Wednesday, October 1, 2014

The Last 48 Hours


Elite Sharpening: Top runners seek a balance on the day before a race.

Sarah CrouchSARAH CROUCH, a 1:13 half marathoner and Olympic marathon trials qualifier, underscores the importance of experimenting with what works for you. Crouch performs a shakeout run of about 75 percent of her normal easy-day mileage two days prior to race day and then a shorter run with 2 x 1-minute and 2 × 30-second surges the day before to help her feel sharp.
"I've tried many different approaches in the last two days [before a race]. Too little running and I feel stale, too much and I don't have that certain 'pop' in my legs, so I try to balance those two during the last two days."
Neely Spence GraceyNEELY SPENCE GRACEY, who boasts a 15:27 5K PR and has run 32:16 for 10,000m, likes to do a non-timed, easy shakeout run (about 8 miles) two days before the race to help mitigate the impact of travel. The day before a race, she runs about 50 percent of her usual daily mileage (4–6 miles) with some light strides. Her main priority in the final two days is to relax and let her training do the racing for her.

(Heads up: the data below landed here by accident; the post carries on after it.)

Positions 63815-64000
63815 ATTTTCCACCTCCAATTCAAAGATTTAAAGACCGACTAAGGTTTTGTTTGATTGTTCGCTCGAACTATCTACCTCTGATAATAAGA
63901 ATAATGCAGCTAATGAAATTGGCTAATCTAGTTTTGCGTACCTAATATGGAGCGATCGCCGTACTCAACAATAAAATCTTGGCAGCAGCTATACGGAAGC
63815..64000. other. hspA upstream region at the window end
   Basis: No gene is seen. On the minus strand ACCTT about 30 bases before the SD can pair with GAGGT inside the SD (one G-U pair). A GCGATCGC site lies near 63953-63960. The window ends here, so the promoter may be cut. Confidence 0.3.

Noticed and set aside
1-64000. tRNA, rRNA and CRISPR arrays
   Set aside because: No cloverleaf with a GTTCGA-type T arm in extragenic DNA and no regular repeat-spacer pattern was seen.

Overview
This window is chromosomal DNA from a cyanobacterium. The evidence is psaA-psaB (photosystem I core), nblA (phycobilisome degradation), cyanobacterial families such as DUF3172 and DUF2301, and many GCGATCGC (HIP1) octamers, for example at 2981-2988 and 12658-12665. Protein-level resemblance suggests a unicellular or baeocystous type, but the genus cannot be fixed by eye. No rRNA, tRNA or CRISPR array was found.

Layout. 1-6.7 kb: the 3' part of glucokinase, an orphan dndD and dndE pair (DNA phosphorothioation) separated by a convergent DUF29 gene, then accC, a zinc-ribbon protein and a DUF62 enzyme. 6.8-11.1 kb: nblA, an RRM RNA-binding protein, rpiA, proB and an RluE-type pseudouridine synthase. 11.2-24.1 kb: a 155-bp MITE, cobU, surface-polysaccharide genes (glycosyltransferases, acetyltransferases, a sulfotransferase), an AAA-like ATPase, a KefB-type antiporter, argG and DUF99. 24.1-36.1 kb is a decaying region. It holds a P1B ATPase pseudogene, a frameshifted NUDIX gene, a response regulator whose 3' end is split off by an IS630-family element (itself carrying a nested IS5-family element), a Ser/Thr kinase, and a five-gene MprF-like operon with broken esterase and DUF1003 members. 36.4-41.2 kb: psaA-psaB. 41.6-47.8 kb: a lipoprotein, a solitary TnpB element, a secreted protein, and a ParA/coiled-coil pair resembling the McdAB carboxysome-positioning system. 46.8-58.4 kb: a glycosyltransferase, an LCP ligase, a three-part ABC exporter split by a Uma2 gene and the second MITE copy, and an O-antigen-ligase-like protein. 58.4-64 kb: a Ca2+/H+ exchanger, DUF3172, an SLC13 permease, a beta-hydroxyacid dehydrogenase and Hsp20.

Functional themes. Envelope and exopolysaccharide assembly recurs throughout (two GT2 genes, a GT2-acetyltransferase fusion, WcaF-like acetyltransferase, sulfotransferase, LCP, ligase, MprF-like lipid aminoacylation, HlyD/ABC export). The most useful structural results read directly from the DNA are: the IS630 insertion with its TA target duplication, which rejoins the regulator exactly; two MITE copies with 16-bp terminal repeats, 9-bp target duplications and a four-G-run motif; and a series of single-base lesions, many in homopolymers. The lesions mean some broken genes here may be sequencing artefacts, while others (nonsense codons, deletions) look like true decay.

"The biggest thing I have learned as a runner is that going with the flow and being flexible is a key component to success. There are so many things we cannot control, so it's all about handling the chaos of travel and the stress of competition using the least amount of energy."
Nick ArciniagaNICK ARCINIAGA, seventh-place finisher at the 2014 Boston Marathon in 2:11:47, focuses on reducing pre-race nerves and trying to get his legs to feel "snappy" in the final days before a race.
Arciniaga does a short run (for him, about 8 miles) two days before to shake out the travel while loosening his legs, and an easy run with four to six strides the day before to stimulate the neuromuscular system.

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